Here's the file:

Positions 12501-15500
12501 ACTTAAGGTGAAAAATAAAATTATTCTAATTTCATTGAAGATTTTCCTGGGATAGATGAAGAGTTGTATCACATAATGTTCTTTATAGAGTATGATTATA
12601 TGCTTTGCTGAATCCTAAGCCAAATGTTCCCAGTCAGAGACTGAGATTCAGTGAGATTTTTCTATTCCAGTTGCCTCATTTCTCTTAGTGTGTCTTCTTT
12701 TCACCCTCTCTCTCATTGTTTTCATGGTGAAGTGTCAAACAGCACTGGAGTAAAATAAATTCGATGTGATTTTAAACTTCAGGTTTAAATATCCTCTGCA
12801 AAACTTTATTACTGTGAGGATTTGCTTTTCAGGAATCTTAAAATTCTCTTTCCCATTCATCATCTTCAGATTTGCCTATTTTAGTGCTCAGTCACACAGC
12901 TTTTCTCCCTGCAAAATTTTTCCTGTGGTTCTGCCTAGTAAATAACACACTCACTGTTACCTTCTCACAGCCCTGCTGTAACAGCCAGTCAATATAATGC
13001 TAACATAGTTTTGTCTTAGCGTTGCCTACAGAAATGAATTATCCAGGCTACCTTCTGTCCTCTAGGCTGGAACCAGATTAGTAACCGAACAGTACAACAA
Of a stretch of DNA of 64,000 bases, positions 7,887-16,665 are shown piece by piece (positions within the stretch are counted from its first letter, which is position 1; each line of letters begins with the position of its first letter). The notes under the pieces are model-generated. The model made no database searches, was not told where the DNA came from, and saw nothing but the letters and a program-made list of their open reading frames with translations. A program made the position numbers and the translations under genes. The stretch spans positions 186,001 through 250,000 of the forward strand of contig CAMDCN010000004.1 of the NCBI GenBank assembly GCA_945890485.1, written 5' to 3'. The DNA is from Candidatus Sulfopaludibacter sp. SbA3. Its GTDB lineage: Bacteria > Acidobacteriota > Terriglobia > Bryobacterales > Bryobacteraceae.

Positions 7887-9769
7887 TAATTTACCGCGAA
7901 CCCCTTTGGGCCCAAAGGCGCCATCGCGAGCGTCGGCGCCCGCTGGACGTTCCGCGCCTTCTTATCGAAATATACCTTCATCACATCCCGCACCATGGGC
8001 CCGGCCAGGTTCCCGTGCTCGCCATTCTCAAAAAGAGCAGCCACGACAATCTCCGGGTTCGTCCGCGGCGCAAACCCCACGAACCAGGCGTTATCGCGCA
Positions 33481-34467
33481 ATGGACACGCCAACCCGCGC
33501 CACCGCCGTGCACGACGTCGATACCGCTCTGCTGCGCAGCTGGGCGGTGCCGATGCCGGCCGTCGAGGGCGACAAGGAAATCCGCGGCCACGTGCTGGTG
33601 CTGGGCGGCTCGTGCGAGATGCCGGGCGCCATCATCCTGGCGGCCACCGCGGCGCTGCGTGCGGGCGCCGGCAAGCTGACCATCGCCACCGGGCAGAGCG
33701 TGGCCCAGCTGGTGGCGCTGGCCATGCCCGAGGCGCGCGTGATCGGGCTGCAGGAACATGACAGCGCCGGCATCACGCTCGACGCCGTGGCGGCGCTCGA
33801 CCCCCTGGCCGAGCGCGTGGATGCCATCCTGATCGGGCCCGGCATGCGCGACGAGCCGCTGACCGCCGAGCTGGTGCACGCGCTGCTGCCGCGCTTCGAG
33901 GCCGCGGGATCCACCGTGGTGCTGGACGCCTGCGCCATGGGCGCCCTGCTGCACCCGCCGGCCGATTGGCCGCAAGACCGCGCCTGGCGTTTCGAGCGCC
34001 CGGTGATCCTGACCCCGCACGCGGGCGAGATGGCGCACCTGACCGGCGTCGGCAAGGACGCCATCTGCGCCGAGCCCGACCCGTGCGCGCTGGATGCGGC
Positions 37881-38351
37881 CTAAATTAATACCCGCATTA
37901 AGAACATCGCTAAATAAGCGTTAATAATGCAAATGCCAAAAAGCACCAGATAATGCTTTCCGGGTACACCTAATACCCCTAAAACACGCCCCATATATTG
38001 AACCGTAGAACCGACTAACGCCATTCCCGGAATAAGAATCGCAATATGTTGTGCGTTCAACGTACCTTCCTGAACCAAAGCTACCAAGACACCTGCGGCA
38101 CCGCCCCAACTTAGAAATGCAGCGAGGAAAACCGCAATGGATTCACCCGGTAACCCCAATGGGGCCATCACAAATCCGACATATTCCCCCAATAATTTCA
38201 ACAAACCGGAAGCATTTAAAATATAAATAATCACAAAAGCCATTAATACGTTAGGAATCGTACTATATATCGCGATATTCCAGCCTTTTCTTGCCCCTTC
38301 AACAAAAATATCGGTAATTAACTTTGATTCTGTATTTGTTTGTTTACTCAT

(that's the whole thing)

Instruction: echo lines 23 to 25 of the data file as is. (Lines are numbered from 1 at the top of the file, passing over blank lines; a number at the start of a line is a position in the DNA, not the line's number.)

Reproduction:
37901 AGAACATCGCTAAATAAGCGTTAATAATGCAAATGCCAAAAAGCACCAGATAATGCTTTCCGGGTACACCTAATACCCCTAAAACACGCCCCATATATTG
38001 AACCGTAGAACCGACTAACGCCATTCCCGGAATAAGAATCGCAATATGTTGTGCGTTCAACGTACCTTCCTGAACCAAAGCTACCAAGACACCTGCGGCA
38101 CCGCCCCAACTTAGAAATGCAGCGAGGAAAACCGCAATGGATTCACCCGGTAACCCCAATGGGGCCATCACAAATCCGACATATTCCCCCAATAATTTCA